• First player to play Travelers week after U.S. Open win since 2013 (Justin Rose)

• First player to win U.S. Open back-to-back since 1988-89 (Curtis Strange)

Justin Thomas

• Fifth career start in this event (MC, T-3, MC last three years)

• Second on PGA Tour this season in strokes gained: tee to green (+1.49)

Rory McIlroy

• Second career start in Travelers Championship (T-17 last year)

• Missed cut last week at U.S. Open (shot 80 in opening round)

Jason Day

• Fourth career start in Travelers Championship (best finish: T-18 in 2014)

• Leads PGA Tour in strokes gained: putting this season

Patrick Reed

• Earned second-most world ranking points of any player in 2018

• Finished fourth at U.S. Open last week (three shots behind Koepka)

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# Day 'disappointed' in USGA's handling of course, Phil

By Will GrayJune 19, 2018, 5:16 pm

CROMWELL, Conn. – Jason Day had the weekend off following a missed cut at the U.S. Open, but that didn’t prevent the Aussie from keeping an eye on all the drama that unfolded at Shinnecock Hills.

The former world No. 1 found it “disappointing,” – with “it” being both the deterioration of a major championship setup and the fallout from Phil Mickelson’s putter slap during the third round.

Day is hoping to bounce back from an early exit at this week’s Travelers Championship, but before turning his attention to TPC River Highlands he shared that the brunt of his disappointment stemmed from the USGA’s inability to keep Shinnecock playable during the third round and their subsequent decision to water it down for the tournament’s conclusion.

“It’s more the course, about how they set it up. Because Saturday was a total, it was like two different golf courses, practically, on the greens Saturday versus Sunday,” Day said. “I just wish they would leave it alone and just let it go. Not saying to let the greens go and let them dry out and make it unfair, I’m just saying plan accordingly and hopefully whatever the score finishes, it finishes, whether it’s under par or over par.”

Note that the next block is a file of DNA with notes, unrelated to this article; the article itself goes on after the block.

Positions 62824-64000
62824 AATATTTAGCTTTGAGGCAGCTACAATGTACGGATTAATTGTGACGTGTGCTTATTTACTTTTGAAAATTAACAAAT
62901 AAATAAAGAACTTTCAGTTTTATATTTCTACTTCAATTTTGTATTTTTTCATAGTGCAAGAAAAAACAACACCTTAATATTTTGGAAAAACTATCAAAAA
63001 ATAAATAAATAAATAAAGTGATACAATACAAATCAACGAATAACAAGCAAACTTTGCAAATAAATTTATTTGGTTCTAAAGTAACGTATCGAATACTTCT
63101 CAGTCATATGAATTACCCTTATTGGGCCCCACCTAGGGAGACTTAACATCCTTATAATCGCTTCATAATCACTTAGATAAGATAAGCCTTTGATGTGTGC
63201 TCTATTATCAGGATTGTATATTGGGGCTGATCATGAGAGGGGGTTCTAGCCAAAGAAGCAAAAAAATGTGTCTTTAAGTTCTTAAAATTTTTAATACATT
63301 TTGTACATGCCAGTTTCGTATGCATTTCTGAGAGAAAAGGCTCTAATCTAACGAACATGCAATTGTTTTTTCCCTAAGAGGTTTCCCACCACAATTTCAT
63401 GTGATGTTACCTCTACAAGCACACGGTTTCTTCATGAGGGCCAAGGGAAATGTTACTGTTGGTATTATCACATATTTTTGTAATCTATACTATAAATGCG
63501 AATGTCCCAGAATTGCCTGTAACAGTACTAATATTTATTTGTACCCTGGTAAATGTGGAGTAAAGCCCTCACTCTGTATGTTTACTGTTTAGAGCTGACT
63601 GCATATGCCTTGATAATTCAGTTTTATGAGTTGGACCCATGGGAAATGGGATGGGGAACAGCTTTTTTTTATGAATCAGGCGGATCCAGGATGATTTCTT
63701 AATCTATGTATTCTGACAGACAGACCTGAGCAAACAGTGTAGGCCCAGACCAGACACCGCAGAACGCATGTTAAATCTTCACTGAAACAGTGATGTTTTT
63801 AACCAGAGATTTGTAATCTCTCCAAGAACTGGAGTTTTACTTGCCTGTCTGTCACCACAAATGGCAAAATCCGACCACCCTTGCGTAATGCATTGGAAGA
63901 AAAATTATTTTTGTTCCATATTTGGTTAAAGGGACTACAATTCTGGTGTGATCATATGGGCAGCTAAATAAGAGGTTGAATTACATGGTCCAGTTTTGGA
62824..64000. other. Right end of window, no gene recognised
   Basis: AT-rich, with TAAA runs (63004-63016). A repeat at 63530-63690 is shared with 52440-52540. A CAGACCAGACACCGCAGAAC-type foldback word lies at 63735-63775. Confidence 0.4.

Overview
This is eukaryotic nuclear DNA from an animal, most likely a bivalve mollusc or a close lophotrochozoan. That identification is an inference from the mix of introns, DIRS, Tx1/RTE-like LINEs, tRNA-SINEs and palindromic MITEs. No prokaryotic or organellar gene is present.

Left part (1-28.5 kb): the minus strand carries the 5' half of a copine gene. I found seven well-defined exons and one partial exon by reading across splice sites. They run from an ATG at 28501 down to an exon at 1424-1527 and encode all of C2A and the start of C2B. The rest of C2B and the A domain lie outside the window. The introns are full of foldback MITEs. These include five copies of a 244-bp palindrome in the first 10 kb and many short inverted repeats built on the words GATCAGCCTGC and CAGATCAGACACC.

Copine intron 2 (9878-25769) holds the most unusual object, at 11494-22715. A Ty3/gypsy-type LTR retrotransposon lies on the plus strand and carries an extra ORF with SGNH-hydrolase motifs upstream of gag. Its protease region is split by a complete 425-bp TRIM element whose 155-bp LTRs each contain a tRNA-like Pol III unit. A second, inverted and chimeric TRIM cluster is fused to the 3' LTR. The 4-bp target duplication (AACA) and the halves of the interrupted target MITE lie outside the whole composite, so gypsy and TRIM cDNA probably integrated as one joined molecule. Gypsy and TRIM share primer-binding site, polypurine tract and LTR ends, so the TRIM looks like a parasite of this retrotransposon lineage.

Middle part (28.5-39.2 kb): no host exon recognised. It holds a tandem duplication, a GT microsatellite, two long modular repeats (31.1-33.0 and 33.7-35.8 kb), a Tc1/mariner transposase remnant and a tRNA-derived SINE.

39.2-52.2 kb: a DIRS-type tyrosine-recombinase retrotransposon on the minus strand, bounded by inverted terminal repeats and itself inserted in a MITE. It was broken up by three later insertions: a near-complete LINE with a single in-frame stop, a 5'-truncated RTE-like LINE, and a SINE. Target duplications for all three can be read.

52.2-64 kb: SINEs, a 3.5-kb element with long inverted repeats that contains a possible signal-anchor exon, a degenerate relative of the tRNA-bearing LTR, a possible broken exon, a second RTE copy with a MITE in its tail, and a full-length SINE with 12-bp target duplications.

Travelers Championship: Articles, photos and videos

But Day’s frustration also tied back to Mickelson’s head-turning decision to hit a moving ball on the 13th green during the third round, and the USGA’s subsequent ruling that the actions merited a two-shot penalty but not a disqualification.

“It’s obviously disappointing to see what Phil did,” he said. “I think a lot of people have mixed reviews about what he did.”

USGA officials explained over the weekend that Mickelson’s actions explicitly fell under Rule 14-5, which called for a two-shot addition and turned his score of 8 into a 10, rather than Rule 1-2 or Rule 33-7 that could have resulted in disqualification for a “serious breach” of the rules.

Day felt it was unfortunate that all of Saturday’s drama deflected attention from a world-class performance from Brooks Koepka en route to a successful title defense, but when it comes to the handling of the Mickelson controversy he believes the USGA could have made good use of a mulligan.

“It’s just unfortunate that it happened at the USGA’s tournament, where they enforce the rules, like the R&A. And I think they may have, they probably should have enforced a different outcome for Phil,” Day said. “But it is what it is. It’s done. It’s just disappointing that that is overshadowing the winner of the whole week. I think if they had it back again, they may have chosen a different outcome.”